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A college student from Hurricane charged in the Jan. 6 breach of the U.S. Capitol on Monday became the first of those charged in the state to admit their guilt for actions that day.

Gracyn Dawn Courtright was charged in federal court after she was identified through her own social media posts of the event, which saw hundreds of people force their way into the building, causing Congress to temporarily stop its progress in certifying presidential election results.

Courtright appeared virtually Monday before Judge Christopher “Casey” Cooper in Washington, D.C., and pleaded guilty to knowingly entering or remaining in any restricted building or grounds without lawful authority, a misdemeanor.

Social media posts showed Courtright inside and outside of the Capitol on Jan. 6. The pictures are tagged as being taken in Washington, D.C., a special agent with the FBI said in an affidavit filed with the court.

A witness contacted the FBI to share their private Instagram messages with Courtright, in which they asked if she was at the Capitol. Courtright said she was and she had walked into “the chamber like the senate where desks are [sic].”

A photo appearing to show Courtright in a crowd that clashed with police inside the Capitol was published by The Washington Post, the FBI agent said.

While later reviewing surveillance footage from the incident, Courtright was seen by FBI agents on camera entering the Capitol building via a door. She was seen on the second floor, walking up the steps near the Senate chamber carrying a “Members Only” sign. She carried the sign for several minutes before a law enforcement officer took it away from her.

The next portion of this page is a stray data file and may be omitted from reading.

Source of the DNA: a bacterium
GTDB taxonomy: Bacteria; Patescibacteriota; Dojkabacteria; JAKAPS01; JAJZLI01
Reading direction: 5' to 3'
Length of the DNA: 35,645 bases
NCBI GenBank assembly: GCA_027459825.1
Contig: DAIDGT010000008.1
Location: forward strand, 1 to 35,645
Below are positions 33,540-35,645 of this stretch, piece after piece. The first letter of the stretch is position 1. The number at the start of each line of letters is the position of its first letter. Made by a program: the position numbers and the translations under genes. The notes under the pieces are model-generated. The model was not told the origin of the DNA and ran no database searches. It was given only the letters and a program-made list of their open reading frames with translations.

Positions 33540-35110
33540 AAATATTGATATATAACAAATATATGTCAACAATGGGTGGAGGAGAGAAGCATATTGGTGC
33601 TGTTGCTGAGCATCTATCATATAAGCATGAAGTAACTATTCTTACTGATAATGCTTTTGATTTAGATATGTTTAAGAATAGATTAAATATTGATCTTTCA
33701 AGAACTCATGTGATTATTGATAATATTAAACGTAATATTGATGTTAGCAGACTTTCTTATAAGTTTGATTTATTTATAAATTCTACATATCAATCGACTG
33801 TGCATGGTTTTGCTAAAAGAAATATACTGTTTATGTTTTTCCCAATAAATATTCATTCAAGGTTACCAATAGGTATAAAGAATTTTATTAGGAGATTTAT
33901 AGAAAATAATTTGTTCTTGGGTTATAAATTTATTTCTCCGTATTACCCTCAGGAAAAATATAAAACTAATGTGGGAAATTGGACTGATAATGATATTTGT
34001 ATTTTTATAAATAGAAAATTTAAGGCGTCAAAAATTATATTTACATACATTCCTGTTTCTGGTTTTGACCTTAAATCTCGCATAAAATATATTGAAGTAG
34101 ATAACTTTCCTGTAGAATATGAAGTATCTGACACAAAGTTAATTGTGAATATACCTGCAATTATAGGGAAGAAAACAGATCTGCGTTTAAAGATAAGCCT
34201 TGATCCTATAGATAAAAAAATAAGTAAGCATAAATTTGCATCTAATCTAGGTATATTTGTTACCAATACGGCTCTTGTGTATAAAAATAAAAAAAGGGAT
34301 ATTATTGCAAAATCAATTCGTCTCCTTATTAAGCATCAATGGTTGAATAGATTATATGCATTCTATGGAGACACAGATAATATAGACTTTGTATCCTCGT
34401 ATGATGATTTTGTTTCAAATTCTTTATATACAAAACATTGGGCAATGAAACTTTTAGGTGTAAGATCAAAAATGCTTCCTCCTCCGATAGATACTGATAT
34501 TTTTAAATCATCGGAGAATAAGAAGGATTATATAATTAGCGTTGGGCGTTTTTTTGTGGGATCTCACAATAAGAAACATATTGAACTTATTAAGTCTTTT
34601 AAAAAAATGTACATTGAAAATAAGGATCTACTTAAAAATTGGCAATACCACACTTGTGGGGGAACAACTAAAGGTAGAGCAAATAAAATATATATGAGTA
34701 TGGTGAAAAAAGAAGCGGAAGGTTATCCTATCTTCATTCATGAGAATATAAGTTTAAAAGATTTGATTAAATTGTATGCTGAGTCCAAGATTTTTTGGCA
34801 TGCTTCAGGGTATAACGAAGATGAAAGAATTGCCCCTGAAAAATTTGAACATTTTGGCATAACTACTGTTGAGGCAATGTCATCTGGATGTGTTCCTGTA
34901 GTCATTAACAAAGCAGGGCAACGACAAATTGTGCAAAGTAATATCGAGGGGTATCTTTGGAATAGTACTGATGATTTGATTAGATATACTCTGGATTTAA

She left the building about 30 minutes after entering.

Courtright appeared at Monday’s hearing remotely because of the coronavirus pandemic. She immediately broke into tears.

“I’m just shaken, I’m sorry,” she told the judge, who appeared to attempt to calm her down by discussing her studies at the University of Kentucky and her extracurricular activities and love for West Virginia University basketball.

Courtright said she withdrew from UK, where she studied mathematical economics, and once her criminal case is handled, she will go before a board that will determine her future with the university.

Federal guidelines call for a sentencing range of up to six months, a $500 to $9,500 fine and up to one year of supervised release.

“I plead guilty,” Courtright said when asked by the judge.

The judge initially set her sentencing for late December, but Courtright said that date wouldn’t give her enough time to go before the university’s board. Another date, 10 a.m. Nov. 16, was set instead.

Cooper asked Courtright to appear in Washington, D.C., in person, but her attorney said Courtright and her family are not vaccinated against COVID-19, and do not plan to be. Courtright said her vaccination status probably will not change by then.

The judge said he would take that into consideration as the sentencing date nears.

Courtney Hessler is a reporter for The Herald-Dispatch, covering police and courts. Follow her on Facebook.com/CHesslerHD and via Twitter @HesslerHD.

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